At Sean Zalmanoff: Better Rate Mortgage, we can help you learn more about gift money, home purchases, applying for mortgages, and more.
If you’re lucky enough to have a family member or close friend who wants to give you money for a mortgage down payment, you may be wondering how this process works. Can you use gift money to buy a home? What steps do you need to take?
1. It is completely acceptable to use gifted funds for a down payment
First, let’s answer a common question. While it’s up to the mortgage lender to make the final decision, almost all lenders will let you use gifted funds as part of all of your down payment. This is a common practice, and most large lenders probably see applications that involve gifted funds every day.
2. Gift money can come from friends or family members
Only two groups of people can give you gift money to fund your down payment. First, government organizations can give you “gift money” as part of programs meant to help first-time homebuyers, but this is relatively uncommon.
In most cases, your gifted funds will come from a close friend or family member. However, you must prove that you have a long-standing relationship with this person. For a parent or other family member, that’s easy – you’re family.
However, you may need a little more proof if the funds are coming from a non-related person. Banks want to make sure this money really is a “gift” – not part of some mortgage fraud scheme.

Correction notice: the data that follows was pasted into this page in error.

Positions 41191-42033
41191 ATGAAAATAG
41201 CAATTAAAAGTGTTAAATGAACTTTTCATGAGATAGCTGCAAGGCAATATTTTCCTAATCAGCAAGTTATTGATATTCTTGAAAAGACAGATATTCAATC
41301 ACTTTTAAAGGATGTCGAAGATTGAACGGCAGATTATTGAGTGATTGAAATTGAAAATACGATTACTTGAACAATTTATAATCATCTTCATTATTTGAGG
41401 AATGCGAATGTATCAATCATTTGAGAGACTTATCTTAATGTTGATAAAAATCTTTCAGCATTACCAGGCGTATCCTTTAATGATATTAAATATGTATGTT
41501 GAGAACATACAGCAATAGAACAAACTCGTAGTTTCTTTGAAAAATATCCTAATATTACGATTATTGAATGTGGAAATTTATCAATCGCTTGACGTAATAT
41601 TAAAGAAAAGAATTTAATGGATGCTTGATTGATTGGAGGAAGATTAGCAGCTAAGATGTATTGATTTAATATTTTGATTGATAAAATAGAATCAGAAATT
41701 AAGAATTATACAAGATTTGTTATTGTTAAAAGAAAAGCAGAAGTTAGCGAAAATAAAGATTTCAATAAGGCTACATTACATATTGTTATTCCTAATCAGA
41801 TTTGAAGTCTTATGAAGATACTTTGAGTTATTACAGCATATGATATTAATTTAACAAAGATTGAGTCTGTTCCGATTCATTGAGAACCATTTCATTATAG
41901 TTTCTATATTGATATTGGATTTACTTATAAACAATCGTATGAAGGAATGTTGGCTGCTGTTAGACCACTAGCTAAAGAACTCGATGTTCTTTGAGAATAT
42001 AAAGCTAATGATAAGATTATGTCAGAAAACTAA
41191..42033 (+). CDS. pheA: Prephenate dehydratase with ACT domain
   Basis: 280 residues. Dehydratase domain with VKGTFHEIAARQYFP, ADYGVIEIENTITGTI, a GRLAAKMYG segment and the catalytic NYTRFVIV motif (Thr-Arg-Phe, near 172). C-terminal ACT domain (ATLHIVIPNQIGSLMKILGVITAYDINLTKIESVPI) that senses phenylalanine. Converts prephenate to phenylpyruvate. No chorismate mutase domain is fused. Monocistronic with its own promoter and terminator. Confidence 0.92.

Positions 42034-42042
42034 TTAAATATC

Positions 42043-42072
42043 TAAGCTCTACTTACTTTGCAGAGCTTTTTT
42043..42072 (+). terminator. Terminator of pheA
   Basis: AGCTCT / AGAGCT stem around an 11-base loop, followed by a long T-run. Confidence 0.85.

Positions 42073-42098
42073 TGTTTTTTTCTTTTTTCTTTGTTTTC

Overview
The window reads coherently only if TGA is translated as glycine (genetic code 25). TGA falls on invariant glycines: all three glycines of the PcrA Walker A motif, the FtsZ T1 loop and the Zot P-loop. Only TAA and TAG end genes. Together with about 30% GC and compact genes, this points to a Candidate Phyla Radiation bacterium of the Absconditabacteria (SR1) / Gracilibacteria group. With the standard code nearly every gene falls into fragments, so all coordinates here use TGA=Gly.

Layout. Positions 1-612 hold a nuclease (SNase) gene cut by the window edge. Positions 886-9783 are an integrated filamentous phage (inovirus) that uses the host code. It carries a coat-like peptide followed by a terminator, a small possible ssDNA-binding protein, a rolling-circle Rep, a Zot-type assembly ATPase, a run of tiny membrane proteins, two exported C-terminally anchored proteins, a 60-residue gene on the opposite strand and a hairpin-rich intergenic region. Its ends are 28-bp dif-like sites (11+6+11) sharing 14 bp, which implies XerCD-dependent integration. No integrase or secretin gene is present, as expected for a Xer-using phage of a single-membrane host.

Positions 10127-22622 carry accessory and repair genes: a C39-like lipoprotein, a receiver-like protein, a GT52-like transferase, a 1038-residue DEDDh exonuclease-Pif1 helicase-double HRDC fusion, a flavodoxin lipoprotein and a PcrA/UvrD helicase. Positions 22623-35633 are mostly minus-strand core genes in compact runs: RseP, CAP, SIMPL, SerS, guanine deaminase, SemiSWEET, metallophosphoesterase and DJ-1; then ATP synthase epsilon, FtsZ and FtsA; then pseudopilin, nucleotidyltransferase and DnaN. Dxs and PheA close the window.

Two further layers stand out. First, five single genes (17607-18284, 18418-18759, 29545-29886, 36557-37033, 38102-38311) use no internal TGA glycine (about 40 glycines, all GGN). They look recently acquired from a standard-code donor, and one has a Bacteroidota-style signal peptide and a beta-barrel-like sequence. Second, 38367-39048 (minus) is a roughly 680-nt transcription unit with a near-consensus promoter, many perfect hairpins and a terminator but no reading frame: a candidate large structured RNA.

3. You’ll need to provide a gift letter to your mortgage company
This letter is signed both by you and the person who gave you the money, which indicates that the gift money is a gift and is never expected to be repaid. You can find sample gift letters online and use these as a template.
4. It’s illegal to repay gift money
You cannot repay a gift. This is a type of mortgage fraud and is a criminal offense. Gift money must be freely given, and there must be no expectation of repayment. Otherwise, it’s a loan – which is much different and may disqualify you from mortgage approval.
5. Gift money has some tax implications
As of 2021, parents can contribute $15,000 each ($30,000 per child) for a down payment without filing a gift tax form with the IRS. Other family members each have a $15,000 lending limit.
If this limit is exceeded, the person gifting the money must file the gift on their tax return and either pay taxes on it or else count it toward the lifetime exemption, which is currently $11.58 million as of the 2020 tax season.
Also, there is no limit on what percentage of gift money can be used as part of a down payment for a primary residence, in most cases. But if you use a down payment to buy an investment property, you must pay at least 5% of your own money – the rest can be a gift.
More Questions or Need Guidance? Contact Our Team Today!
At Sean Zalmanoff: Better Rate Mortgage, we can help you learn more about gift money, home purchases, applying for mortgages, and more. Contact us online to schedule a consultation right away and get the help you need to find your new home in St. Louis.
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